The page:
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This year's Emmy nominations mark radical shift

In a bid to make its trophy show more relevant, more interesting to viewers , and more attractive to the broadcast networks who this year must decide whether they want to keep broadcasting it, the TV academy this year has radically adjusted its thinking about what deserves an Emmy nomination.

Judging by the noms announced Thursday morning, that new thinking includes a major push to recognize new broadcast series that might actually attract large audiences, -- as opposed to the niche cable show's it has fawned over for several seasons -- and shrewd nods to some shows it has steadfastly snubbed in the past but that have rabid fan bases. The fuddy-duddy academy even went out and courted controversy in a couple of nominations.

First, Fox's perky new high- school musical comedy, "Glee," was showered with the most Emmy nominations for a series, with 19. ABC's new mockumentary comedy, "Modern Family," was not far behind with 14 noms.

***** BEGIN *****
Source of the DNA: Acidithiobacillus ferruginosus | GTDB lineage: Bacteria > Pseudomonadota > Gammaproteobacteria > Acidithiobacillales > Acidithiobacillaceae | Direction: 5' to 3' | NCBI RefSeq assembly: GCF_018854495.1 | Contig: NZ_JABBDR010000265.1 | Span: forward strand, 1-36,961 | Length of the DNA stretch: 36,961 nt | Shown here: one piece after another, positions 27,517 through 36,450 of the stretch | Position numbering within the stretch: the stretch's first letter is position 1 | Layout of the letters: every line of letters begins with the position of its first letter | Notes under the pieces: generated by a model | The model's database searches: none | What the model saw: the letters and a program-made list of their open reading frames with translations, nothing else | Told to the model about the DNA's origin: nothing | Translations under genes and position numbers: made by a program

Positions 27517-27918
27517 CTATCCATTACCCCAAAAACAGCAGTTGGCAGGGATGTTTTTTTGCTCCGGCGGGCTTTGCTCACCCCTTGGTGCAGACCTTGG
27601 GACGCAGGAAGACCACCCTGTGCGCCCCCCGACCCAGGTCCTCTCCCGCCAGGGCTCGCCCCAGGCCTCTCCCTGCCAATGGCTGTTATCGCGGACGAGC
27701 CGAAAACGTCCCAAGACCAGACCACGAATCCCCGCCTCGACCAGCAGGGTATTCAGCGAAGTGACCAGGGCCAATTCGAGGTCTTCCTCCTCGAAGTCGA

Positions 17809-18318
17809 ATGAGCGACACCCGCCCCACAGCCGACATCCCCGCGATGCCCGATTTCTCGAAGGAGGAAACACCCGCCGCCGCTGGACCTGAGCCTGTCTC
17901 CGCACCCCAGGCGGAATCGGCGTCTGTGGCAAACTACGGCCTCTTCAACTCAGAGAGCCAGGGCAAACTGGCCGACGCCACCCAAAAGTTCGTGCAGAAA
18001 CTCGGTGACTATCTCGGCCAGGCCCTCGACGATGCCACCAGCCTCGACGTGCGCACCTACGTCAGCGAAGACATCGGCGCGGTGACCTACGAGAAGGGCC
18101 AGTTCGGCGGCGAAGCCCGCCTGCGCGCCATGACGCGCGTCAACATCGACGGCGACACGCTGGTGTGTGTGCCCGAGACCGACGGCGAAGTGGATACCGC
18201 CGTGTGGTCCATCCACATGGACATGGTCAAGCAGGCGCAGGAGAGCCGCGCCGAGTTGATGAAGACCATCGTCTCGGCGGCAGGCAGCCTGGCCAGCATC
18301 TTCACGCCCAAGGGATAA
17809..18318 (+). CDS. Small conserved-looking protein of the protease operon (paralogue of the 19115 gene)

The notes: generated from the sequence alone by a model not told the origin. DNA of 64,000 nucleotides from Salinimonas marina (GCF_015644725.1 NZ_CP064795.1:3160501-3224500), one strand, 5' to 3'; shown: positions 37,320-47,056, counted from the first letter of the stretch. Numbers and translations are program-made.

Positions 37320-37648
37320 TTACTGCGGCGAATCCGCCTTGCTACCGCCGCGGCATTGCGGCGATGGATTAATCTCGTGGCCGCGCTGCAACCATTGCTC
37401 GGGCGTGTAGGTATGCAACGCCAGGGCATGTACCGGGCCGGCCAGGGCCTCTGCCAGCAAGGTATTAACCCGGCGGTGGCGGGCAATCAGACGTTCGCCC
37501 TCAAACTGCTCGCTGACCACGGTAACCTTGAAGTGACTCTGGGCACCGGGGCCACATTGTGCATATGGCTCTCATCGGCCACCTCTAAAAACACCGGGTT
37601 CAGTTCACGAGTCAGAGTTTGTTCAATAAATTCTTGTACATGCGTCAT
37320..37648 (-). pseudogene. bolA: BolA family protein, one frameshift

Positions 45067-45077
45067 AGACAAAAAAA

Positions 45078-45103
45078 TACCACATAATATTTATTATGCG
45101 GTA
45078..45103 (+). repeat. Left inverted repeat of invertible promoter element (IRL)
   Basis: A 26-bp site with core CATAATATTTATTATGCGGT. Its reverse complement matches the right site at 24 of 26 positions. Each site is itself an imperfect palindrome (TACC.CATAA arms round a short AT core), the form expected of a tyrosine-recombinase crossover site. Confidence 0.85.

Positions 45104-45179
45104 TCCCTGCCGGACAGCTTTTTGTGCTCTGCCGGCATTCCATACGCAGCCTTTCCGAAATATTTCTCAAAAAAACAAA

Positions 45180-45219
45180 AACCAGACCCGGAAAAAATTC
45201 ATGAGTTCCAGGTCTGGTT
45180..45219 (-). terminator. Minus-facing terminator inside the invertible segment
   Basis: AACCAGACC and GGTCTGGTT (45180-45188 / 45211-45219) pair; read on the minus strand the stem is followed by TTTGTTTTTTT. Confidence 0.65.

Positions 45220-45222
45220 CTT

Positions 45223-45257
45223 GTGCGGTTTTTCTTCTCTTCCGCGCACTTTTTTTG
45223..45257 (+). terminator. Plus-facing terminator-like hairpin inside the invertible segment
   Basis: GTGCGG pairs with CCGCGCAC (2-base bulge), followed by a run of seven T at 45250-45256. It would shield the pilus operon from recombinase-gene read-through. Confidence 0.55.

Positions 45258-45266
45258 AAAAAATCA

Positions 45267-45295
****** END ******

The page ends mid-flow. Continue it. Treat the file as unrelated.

Both freshman series are up for best comedy series -- a category over which broadcast TV re-gained control this year. In 2009, three cable shows were in this race; this year, it's down to two: Showtime's "Nurse Jackie" and HBO's "Curb Your Enthusiasm," which are in the mix with the two new comedies and NBC's "The Office" and "30 Rock."

"Glee's" nominations include those for the show's Broadway-seasoned stars, Lea Michele and Matthew Morrison, as well as supporting-acting nods to Jane Lynch (the high school's cheerleading coach from hell, Sue Sylvester) and Chris Colfer (a.k.a. the glee club's sensitive Kurt).

"Modern Family," meanwhile, walked off with a whopping five nominations for supporting-Öacting work, the show's expansive ensemble having decided none of them would submit their names in the lead-acting derbies. Every adult cast member is nominated -- Ty Burrell, Jesse Tyler Ferguson, Eric Stonestreet, Sofia Vergara and Julie Bowen -- except show patriarch Ed O'Neill, who got snubbed, which is nothing new: The academy ignored him every year he starred in "Married...with Children."

As for controversy, the academy jumped into the raging Conan-vs.-Leno "Tonight Show" kerfuffle feet first, nominating Conan O'Brien's "Tonight Show" for best variety program but not Jay Leno's "Tonight Show." The crowd of jaded industry professionals who littered the academy's North Hollywood theater, where the noms were unveiled early Thursday morning, gasped when Conan's name was read and Leno's was not.